The Dubai International Financial Centre (DIFC) has formed the DIFC Wills and Probate Registry, which allows non-Muslim individuals owning assets within Dubai to freely dispose of their Dubai estate in the event of death.

Following her involvement with the creation of the registry, which starts today, Dubai-based solicitor Nita Maru answers key questions on the issue and explains the new rules in light of the current UAE laws governing non-Muslim individuals and what they mean for non-Muslim expatriates.

On death, how are the UAE assets of a non-Muslim dealt with?
Currently, the distribution of such assets is guided by UAE federal law (Personal Status Law and the Civil Transactions Code) and public order in accordance with Sharia custom and principles. Following a death, the UAE Courts will examine an estate and potentially distribute it according to Sharia law, where distributions are as per fixed share ratios.

What are the specific inheritance distributions?
Under Sharia law, a surviving wife who has children qualifies for one eighth of her husband’s estate, and a surviving husband who has children qualifies for one quarter of his wife’s estate.
The remainder of the estate will be distributed among other family members, depending on who survives the deceased as at the date of death.

What about guardianship?
While a surviving wife may be appointed as a custodian of any children of the marriage, she may not automatically be appointed as the legal guardian. A surviving husband is likely to be appointed as a custodian and legal guardian of any children of the marriage.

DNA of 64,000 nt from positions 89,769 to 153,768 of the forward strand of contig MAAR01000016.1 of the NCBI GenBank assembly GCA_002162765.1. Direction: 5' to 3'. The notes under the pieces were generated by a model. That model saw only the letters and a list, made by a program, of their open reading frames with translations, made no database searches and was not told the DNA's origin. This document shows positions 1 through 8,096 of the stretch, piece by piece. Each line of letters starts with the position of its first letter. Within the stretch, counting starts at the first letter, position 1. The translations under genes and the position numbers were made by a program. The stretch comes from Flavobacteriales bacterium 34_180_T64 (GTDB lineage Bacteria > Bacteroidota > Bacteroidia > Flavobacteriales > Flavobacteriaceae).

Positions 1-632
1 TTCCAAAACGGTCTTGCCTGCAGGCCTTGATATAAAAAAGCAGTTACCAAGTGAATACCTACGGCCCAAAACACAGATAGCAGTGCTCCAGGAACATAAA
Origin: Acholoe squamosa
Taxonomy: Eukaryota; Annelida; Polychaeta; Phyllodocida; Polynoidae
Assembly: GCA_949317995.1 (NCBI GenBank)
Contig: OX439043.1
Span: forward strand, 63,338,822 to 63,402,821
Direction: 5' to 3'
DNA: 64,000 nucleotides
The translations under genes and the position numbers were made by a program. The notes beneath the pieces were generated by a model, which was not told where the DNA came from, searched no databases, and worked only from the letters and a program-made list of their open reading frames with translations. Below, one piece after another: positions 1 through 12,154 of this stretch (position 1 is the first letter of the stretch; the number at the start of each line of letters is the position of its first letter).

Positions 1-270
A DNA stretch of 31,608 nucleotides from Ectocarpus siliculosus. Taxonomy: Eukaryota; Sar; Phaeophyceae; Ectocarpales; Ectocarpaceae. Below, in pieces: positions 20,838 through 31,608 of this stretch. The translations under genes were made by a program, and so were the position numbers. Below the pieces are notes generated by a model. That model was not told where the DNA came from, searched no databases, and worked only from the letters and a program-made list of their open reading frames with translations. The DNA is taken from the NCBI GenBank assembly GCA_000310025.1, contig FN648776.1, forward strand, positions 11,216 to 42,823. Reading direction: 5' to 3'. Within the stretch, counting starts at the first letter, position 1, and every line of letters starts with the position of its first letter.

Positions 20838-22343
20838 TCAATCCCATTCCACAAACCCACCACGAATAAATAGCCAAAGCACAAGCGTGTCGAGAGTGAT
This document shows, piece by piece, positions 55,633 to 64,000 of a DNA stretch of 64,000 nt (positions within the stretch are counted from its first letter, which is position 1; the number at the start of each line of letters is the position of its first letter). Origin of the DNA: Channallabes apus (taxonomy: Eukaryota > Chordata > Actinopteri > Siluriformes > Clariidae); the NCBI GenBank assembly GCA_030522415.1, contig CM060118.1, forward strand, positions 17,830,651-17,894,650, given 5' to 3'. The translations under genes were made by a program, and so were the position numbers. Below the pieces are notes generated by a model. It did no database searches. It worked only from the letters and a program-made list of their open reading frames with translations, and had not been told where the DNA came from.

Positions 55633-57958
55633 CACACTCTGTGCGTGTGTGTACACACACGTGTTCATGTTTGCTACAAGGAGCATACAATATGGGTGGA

Can a non-Muslim make a will under UAE federal law?
A non-Muslim individual can make a will in accordance with UAE law and procedures. Such a will expresses an intention for moveable assets situated in the UAE to pass in accordance with the testator’s home country law. However, the application of home country law to immoveable assets (real estate) remains a grey area in the UAE courts.

It is important to realize that the application of such will, in addition to UAE law, is at the full discretion of the UAE courts. This is something that creates uncertainty and results in expatriates retaining funds outside of the UAE.

What are the benefits of registering a will at the DIFC Wills and Probate Registry now it is available?
The DIFC will be the first jurisdiction in the MENA region where non-Muslims can register a will under common law inheritance rules. Such Wills can be registered from today and will promote certainty among expatriates, promote investment in the region and avoid family members becoming involved in uncertain proceedings that can be encountered in the UAE Courts.

What are the requirements for registering a will at the DIFC Wills and Probate Registry?
The testator must not be of Muslim faith, must be over the age of 21 years and have assets situated in Dubai. It is not a requirement to have a UAE residence visa. If a testator wishes to make provision for guardianship of their minor children then the children must be living with the testator in Dubai.

How much are the registration fees at the DIFC Wills and Probate Registry?
With DIFC’s registration fee proposed at $2,800 (Dhs10,000) per will, it is of course for each individual to assess their own financial and family circumstances and the associated benefits of adopting the DIFC rules.

Where can I obtain further information?
Should you wish to prepare a DIFC Will, it is prudent to seek the advice of a correctly licensed solicitor.

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